The NHS and Potential Privatisation: What Would the Knock-on Effects be?


The NHS (The National Health Service) has long been exemplary of quality healthcare in the United Kingdom. Not only this, but the service has also been made a point of public pride throughout the country. After all, public support for the service is so strong that any political party seeking to privatise the service is widely reported to be committing ‘political suicide’, meaning that the NHS is thought to be untouchable in terms of how it runs.

However, as the service is publicly funded through taxation, it makes sense to guard the service against privatisation and business fuelled goals. The NHS often serves as the rope in a political tug of war, so it’s important we consider the consequences of privatisation in more detail. Below are a few of our musings.


For the NHS to go private, it’s priorities would need to be radically changed and repurposed. At the moment, the NHS uses investment to boost general practice services to take care of their patients. However, because of privatisation, the patient first mindset would be replaced with the principles of the corporate world. Consequently, the NHS would need to find another means of funding, principally through investment instead of tax payer money.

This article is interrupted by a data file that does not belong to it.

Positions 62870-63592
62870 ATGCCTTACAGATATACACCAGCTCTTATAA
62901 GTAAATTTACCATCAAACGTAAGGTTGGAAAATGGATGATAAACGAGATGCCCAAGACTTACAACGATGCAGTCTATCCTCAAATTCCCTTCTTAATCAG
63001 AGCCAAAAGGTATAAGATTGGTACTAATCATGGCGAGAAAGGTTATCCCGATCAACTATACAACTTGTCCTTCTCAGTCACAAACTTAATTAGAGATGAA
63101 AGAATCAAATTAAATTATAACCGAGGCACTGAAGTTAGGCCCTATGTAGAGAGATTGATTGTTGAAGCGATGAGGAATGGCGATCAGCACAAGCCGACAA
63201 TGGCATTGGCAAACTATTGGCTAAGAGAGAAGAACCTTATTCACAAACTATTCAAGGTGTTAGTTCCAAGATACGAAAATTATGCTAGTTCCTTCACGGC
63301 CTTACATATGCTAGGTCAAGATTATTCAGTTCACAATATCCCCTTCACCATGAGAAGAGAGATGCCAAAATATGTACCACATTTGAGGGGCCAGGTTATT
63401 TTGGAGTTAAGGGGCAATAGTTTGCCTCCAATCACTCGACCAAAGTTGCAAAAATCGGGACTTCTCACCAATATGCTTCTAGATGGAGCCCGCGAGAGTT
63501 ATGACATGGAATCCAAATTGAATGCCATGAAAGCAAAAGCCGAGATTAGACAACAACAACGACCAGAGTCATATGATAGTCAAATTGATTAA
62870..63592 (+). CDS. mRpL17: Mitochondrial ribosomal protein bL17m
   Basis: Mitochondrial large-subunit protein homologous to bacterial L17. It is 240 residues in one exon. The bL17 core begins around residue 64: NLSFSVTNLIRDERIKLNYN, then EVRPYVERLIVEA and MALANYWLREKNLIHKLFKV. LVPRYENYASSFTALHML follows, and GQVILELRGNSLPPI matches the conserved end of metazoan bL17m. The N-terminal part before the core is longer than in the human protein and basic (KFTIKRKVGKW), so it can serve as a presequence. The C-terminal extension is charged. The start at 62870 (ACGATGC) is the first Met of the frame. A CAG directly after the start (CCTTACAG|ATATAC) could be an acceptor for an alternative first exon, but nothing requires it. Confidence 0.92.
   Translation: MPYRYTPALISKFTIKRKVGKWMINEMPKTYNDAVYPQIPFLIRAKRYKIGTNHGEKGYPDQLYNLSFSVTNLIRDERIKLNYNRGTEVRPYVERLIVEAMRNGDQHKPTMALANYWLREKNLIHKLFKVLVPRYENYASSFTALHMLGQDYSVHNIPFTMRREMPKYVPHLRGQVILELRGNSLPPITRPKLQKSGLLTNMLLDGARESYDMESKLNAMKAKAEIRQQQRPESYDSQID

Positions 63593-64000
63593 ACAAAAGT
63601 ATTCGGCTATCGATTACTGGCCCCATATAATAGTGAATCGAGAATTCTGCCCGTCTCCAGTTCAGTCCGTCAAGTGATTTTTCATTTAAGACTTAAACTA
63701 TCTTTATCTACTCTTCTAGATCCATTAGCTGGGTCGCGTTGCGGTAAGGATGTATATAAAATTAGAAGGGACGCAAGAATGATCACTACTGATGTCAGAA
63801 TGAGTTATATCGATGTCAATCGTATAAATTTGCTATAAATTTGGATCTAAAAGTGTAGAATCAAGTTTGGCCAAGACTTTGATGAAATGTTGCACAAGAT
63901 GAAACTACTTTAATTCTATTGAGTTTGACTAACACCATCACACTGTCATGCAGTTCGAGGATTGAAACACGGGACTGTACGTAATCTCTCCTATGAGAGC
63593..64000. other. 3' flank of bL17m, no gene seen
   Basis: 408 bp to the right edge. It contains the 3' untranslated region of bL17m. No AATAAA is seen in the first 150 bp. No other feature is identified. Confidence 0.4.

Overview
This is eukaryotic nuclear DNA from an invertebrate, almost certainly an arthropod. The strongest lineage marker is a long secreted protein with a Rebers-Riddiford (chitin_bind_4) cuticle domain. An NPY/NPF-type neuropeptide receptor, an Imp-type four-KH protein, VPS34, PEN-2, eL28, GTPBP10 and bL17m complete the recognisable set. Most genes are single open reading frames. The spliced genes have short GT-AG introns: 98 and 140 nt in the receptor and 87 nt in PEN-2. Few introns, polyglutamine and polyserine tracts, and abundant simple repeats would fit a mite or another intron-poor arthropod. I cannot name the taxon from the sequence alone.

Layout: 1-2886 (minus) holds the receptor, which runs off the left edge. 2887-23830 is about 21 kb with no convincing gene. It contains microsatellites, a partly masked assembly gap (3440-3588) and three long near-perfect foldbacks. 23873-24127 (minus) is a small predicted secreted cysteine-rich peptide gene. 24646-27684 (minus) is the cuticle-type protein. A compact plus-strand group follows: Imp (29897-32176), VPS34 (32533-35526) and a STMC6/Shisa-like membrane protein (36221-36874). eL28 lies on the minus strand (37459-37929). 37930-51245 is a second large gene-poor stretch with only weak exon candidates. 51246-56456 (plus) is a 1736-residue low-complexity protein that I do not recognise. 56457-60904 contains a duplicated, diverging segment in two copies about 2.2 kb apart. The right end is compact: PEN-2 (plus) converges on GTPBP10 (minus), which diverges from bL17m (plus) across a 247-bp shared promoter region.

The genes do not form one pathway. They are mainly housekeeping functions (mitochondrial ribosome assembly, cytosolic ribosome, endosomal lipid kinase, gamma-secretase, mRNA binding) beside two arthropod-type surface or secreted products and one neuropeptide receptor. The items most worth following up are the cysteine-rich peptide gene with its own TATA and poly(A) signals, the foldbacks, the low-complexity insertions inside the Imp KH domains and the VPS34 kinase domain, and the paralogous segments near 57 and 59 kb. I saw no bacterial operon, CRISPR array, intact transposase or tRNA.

While companies such as Hymans Robertson can provide great investment consultation, even a strong path forward here will isolate many patients from the care that they need. Patients lose their ‘free’ healthcare the moment tax is no longer used to fund it, and without the public funding, many sick and disillusioned peoples will no longer have access to the care that they need.


Any business needs profit, and the NHS would adopt business traits and objectives as part of its privatisation strategy. The need for cash through investment will only grow, and much like America’s healthcare, the service will be fuelled by money. Consequently, many people will need to turn to health insurance to pay for any outstanding operations and services.

Of course, the NHS has never been strictly problem free. However, turning it into a cash cow will present more problems than it solves, particularly for those with little money to spare. There has already been a demand for increased mental health services, which would obviously be side-lined in favour of funding the service.


Of course, the most impactful knock-on effect would likely be found in the politics of the situation. A privatisation of the NHS would undoubtedly cause uproar, especially among the public and British Labour Party who together created the service. After all, the Labour party created the service to be free at the point of use and claim to be keen to improve the service, so a privatisation would rob them of their goals and ideas.

Ultimately, this would be the biggest point of division in the fiasco and would likely divide people based on their political beliefs and values. The NHS has always been a staple in any general election and, would become more crucial when the voting public comes to make further judgements and decisions on who is leading the country. In the end, the switch up would be far more impactful than a tweaking of a more obscure policy; it would change the core values of Britain at large.